My current emphasis: how to make good habits and break bad ones (really)

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“When I Compare Myself with Others, My Happiness Takes a Shot in the Back.”

Happiness interview: Kelle Hampton.

Writer and photographer Kelle Hampton has a longtime blog, Enjoying the Small Things, where she writes about the simple things, with gorgeous photos alongside.

She just published her first book, Bloom: Finding Beauty in the Unexpected, about the first year of her daughter Nella’s life. When Nella was born, they discovered that she has Down syndrome, and Bloom recounts Kelle’s changing perspectives and expectations. The book is riveting, and is also accompanied with hundreds of beautiful photographs.

Kelle writes a lot about happiness, so I was eager to interview her and hear more about her thoughts on the subject.

Gretchen: What’s a simple activity that consistently makes you happier?

Kelle: Bubble baths.

 What’s something you know now about happiness that you didn’t know when you were 18 years old? 

I know now that I am 100% responsible for my own happiness.  It is a state of mind that is cultivated by my own choices and habits, not things or people.  Yes, my children make me happy.  Yes, sitting at the beach and watching a sunset makes me happy.  But I cannot rely on other people and my environment to make me happy.  I don’t ever want to make the mistake of thinking my happiness is dependent on something–a different job, more money, another child, wood floors, a remodeled bathroom, etc.

Is there anything you find yourself doing repeatedly that gets in the way of your happiness?

Whenever I compare myself with others, my happiness takes a shot in the back.

Is there a happiness mantra or motto that you’ve found very helpful? (e.g., I remind myself to “Be Gretchen.”)

I choose one-word mantras that I say out loud to myself.  Sometimes they last a year, sometimes only a couple months, and I choose them based on the events in my life and what I need to remember.  When Nella turned one and I looked back and marveled at how much I had grown that year, I went in to the new year with “capable” as my word.  I learned just how capable I was to face challenges, take care of my family, love my children and grow and, from that, I felt empowered to embrace a new year, knowing that when I struggled, I could whisper to myself, “You are capable” and believe it.  This year, I use the word “compassion” a lot.  I think compassion, whether it’s intended for others or ourselves, is kryptonite to so many negative emotions–doubt, self-analyzing, comparing ourselves to others, frustration, anger, sadness, stress, fear.  When I feel any of these emotions creeping up, I practice a quick meditation exercise, focusing on embracing these emotions but transforming them into compassion–breathing out kindness and love both for myself and those around me.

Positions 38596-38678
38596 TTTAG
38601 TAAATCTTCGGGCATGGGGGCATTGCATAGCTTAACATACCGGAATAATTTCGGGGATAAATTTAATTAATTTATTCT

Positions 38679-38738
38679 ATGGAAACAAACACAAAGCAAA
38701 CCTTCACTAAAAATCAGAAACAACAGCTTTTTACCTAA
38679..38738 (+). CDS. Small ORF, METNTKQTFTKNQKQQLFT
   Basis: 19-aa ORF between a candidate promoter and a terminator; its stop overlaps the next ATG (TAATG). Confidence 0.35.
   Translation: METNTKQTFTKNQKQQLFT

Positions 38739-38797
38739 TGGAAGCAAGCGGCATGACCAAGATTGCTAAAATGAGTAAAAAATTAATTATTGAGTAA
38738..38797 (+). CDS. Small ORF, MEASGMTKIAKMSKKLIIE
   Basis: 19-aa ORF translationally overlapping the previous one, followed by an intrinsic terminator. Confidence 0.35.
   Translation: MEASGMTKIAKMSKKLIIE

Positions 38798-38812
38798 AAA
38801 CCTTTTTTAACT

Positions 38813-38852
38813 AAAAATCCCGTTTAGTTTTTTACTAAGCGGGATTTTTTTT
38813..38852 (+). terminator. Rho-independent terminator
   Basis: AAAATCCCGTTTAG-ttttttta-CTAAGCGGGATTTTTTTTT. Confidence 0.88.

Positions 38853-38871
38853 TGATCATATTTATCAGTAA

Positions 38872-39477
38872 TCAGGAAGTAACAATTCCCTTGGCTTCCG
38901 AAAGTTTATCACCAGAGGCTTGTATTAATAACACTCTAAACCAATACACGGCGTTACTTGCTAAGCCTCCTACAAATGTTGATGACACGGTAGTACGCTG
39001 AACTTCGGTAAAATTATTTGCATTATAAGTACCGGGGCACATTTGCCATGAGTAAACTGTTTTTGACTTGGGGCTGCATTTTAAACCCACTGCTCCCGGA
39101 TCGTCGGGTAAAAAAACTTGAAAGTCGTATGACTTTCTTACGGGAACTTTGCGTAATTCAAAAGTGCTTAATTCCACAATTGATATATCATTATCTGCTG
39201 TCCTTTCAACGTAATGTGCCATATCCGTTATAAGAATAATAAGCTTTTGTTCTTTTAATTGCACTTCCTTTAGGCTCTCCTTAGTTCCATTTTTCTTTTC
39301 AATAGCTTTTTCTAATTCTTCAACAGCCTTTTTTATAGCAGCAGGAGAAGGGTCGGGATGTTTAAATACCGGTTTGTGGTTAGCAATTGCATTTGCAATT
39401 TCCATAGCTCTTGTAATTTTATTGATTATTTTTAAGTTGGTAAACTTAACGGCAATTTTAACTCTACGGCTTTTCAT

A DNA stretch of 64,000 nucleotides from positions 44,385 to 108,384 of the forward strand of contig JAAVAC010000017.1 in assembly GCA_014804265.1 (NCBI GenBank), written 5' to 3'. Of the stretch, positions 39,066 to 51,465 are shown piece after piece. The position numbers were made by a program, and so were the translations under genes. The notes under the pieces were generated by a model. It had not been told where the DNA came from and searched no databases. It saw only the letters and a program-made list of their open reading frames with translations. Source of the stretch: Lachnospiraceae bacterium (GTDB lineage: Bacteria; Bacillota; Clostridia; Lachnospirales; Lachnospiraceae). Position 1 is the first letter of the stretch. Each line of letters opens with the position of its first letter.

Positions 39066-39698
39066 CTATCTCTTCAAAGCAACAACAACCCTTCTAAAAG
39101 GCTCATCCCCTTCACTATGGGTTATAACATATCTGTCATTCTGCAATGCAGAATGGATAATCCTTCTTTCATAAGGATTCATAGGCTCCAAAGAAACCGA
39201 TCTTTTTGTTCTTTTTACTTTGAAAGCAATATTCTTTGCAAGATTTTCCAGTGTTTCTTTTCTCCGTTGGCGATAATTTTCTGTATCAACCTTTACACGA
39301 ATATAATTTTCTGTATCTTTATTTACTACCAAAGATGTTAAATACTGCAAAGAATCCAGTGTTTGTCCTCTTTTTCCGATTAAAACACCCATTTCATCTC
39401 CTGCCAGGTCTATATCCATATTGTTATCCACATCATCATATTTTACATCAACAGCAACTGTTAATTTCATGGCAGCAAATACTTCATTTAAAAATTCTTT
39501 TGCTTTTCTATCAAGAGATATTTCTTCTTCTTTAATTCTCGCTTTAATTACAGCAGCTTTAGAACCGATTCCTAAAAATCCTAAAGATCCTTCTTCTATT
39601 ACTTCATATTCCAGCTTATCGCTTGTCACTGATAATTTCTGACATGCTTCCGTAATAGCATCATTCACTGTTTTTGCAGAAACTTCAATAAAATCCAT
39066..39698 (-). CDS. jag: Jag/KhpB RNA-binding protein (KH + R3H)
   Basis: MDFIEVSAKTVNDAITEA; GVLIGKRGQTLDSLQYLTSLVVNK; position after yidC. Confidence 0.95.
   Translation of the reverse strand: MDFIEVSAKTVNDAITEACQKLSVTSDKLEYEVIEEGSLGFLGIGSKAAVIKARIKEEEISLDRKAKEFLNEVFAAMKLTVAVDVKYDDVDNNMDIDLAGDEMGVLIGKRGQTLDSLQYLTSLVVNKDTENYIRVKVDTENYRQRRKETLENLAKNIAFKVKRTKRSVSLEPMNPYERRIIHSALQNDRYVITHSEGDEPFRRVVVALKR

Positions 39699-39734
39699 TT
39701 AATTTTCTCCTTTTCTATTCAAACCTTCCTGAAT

If you’re feeling blue, how do you give yourself a happiness boost? Or, like a “comfort food,” do you have a comfort activity? (mine is reading children’s books).

Music and walks.  It is a fool-proof way for me to center myself into a state of calm and gratitude.  I have an “Inspired” playlist on my iPod–songs that move me, make me happy, make me think, make me want to run twirling through the streets like Fraulein Maria in the grassy hills.  When I’m feeling down, I like to take a walk with my music.  I focus on my steps, my breathing, the sky, the sunlight and, without fail, by the time I’ve walked a couple blocks, there is an undeniable presence of more peace and more awareness of what really matters.  I like to take these walks alone, but if my husband isn’t home to watch the kids, I don’t let that stop me.  I’ve strapped my girls into the stroller many times and have told them we’re going on a “quiet walk.”

Is there some aspect of your home that makes you particularly happy? 

There are three things in my home I can’t live without–quilts, candles and photographs.  The combination of these elements tells the story of our family.  No matter how many toys are scattered on the floor or how many laundry baskets are piled up, it feels homey to me when there’s a stack of quilts on the trunk in the corner, when I can smell fig and citrus and see a little flame flickering from the bookshelf, and when I can look around and see our favorite moments and my favorite people framed on my walls.

Have you ever been surprised that something you expected would make you very happy, didn’t – or vice versa?

When I was eighteen, I signed up to be a summer camp counselor at a pediatric cancer camp.  I expected it would be nothing but heartbreaking–that I would be overwhelmed with pity and sadness, but I thought it would be good for me and I wanted to help.  At orientation, I was given my counselor pack which included my camp t-shirt.  The screen print on the back read, “Camp Catch-a-Rainbow: The Happiest Place on Earth.” And it was. There was an indescribable freedom at that camp to “just be.”  In the midst of everything these kids had gone through–sickness, hospital stays, hair loss, etc.–they came to camp because they wanted to have fun.  They talked about their illness with such honesty and courage, it made me evaluate my own life and what I had to learn.

I returned every summer for four years not just because those kids needed volunteers to help run their camp but because I craved the happiness, the laughter, the dancing, the stories, and the way each summer, I left camp feeling empowered.

Ten years later, my own personal experience of welcoming my second daughter mirrored those first camp feelings.  Certainly, raising a child with Down syndrome was something I thought would be nothing but devastating.  How wrong I was.  Sometimes, happiness can be found in the most unlikely experiences and, once again, I am reminded that happiness is not determined by things or people but by our choices and habits.  I choose to be happy.